How I found out about this book: The Story Siren's 2010 Debut Author Challenge led me to look for more new authors. I read the synopsis and thought, this is going to be great!

My Review: I'd never really thought about Castro's 1961 takeover of Cuba and its effect on children. I'd never even heard of Operation Pedro Pan, which flew lots of Cuban refugees, in their teens and younger, into the US. The Red Umbrella gives a moving, personal glimpse into the life of Lucia, just 14 years old, who is sent with her little brother to live in Nebraska.

I adored this book. The possibility that Lucy and Frankie may never see their parents again kept bringing tears to my eyes. Lucy's just a regular girl, concerned with cute boys, the latest fashions, and going to the movies with her friends. Strange things begin to happen in their little town as a result of the Communist takeover, and it's interesting to see how she learns to deal with these changes. The lessons she learns about strength, family and friendship will stick with readers long after the symbolic red umbrella makes its final appearance.

I kept wondering, if I were in her shoes, would I have fallen for all the brainwashing, the Communists' calls to "honor" and "duty" that tore children from their families and sent them into dangerous places? Would I have thought that I was doing the right thing to turn in someone who was being disloyal to the government? It's easy now with hindsight, and because I am at least twice the character's age, but I still found her reactions unsettling and was very satisfied with the character development in this book.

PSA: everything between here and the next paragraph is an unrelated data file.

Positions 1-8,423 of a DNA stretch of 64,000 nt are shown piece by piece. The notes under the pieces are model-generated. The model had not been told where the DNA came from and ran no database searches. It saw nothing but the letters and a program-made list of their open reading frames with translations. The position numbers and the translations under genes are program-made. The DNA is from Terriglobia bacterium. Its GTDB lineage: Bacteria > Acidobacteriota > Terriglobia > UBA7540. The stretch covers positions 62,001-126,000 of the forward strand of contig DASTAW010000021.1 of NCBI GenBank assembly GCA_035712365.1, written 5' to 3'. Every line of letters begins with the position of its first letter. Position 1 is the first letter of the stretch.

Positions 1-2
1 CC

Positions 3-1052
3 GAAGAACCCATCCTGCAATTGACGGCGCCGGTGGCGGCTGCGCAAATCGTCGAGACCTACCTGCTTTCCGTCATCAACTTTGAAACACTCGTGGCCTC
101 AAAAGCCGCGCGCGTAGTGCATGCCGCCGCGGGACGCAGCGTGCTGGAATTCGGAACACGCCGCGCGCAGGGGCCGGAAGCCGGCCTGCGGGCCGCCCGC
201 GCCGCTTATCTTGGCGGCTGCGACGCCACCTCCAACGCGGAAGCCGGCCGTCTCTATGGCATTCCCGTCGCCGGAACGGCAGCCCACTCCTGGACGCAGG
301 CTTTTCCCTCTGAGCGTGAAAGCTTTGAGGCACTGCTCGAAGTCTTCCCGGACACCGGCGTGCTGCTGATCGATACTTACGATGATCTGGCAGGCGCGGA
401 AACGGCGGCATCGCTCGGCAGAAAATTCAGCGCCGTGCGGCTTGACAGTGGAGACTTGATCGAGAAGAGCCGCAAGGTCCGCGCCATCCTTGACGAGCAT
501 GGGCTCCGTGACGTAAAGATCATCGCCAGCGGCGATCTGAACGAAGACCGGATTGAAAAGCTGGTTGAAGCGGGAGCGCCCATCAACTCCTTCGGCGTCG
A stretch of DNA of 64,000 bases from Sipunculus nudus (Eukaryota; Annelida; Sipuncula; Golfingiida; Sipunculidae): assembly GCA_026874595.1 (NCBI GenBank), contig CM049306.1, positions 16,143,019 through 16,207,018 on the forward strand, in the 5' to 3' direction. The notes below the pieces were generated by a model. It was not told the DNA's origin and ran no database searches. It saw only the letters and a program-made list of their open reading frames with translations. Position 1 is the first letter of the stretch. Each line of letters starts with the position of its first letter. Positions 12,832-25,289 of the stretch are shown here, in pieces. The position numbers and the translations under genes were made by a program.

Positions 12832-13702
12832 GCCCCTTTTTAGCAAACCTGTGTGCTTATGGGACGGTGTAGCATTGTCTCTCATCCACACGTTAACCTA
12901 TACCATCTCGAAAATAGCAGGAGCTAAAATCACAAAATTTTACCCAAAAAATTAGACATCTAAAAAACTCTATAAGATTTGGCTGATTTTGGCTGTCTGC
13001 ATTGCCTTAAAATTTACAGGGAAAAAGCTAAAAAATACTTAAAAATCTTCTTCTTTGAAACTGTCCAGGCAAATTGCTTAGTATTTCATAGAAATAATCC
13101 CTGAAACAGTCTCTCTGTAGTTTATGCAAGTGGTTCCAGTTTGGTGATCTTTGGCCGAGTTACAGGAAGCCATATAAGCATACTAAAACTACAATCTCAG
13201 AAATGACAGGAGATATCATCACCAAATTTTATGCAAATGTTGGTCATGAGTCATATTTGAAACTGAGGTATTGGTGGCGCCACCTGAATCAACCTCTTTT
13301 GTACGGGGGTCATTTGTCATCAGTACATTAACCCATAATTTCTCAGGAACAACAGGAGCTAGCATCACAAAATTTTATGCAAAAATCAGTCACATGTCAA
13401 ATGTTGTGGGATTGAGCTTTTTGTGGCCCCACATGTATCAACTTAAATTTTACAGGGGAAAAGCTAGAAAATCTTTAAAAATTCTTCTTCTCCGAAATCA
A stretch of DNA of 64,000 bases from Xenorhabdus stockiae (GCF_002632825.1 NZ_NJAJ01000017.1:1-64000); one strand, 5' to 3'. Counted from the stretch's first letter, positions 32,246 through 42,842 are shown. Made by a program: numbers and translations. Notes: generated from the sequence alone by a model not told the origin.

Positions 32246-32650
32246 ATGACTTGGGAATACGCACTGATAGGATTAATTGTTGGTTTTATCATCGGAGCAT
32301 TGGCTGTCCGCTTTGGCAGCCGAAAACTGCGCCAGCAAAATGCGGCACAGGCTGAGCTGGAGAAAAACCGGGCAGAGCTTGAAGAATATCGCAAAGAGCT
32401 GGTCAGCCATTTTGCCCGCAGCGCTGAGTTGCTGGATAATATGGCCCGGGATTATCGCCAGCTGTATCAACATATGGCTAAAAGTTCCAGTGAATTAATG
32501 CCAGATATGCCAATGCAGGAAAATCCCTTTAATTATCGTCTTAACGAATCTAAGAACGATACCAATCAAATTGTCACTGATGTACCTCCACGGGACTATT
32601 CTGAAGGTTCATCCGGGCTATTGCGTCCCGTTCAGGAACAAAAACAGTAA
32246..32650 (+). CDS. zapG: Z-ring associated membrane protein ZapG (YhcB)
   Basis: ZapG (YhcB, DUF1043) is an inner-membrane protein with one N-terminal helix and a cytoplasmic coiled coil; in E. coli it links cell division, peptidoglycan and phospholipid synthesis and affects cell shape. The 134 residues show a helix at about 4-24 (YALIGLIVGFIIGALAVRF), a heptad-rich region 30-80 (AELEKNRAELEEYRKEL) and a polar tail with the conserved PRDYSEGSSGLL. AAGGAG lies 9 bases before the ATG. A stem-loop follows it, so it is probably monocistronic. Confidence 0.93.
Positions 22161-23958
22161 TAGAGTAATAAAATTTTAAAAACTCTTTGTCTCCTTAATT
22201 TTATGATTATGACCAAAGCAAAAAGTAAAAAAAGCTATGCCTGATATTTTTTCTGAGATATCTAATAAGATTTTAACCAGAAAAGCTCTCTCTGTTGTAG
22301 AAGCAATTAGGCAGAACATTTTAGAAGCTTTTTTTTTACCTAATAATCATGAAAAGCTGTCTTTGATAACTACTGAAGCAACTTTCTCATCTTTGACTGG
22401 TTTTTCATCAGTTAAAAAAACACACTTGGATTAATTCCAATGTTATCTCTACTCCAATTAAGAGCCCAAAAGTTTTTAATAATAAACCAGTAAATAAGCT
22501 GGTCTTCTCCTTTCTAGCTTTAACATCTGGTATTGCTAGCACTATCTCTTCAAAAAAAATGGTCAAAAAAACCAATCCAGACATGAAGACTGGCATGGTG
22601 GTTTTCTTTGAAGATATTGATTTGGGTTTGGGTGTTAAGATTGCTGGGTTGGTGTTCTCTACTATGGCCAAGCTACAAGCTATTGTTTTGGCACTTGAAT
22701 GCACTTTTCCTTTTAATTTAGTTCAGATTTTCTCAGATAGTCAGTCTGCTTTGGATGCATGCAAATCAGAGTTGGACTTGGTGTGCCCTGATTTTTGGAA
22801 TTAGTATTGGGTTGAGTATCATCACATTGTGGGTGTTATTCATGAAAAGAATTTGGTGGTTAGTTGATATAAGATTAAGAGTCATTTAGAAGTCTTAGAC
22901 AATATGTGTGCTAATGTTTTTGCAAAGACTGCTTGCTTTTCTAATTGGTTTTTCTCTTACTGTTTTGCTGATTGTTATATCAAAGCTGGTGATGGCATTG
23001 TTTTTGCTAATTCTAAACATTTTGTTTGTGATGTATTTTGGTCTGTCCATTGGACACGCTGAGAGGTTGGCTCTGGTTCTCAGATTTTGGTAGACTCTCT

I also felt very connected to Lucia's culture--they use some of the same words we say in the Philippines, like "basta" and "sigue"! I love flan just as much as her little brother Frankie does (that reminds me, there's some in the fridge, BRB).



Who should read this book: Middle grade readers will have a fine time with this book. It would be interesting to know how non-Spanish speakers react to the interjected lines of Spanish. My grasp of Spanish is good enough to be able to read through and not get lost, and the glossary in the back of the book helps, too! There is a little hint of death and violence, but most of the action is happening at a remove, and is not quite so scary as it could be. I think everyone should read this book with a box of tissues. And I think Pedro Pan kids, and their kids/grandkids should read it together, and share those tissue boxes!

The Red Umbrella is Christina Diaz Gonzalez's first novel.

Find the author at christinagonzalez.com, on Twitter @ChristinaDG

This author is currently on tour! Find out more.

Shortlink to this review: http://bit.ly/pedropan

Author photo from her website.

Comments?
What do you think? Is this something you would read? If you've already read it, put in your two cents... (no spoilers, please!)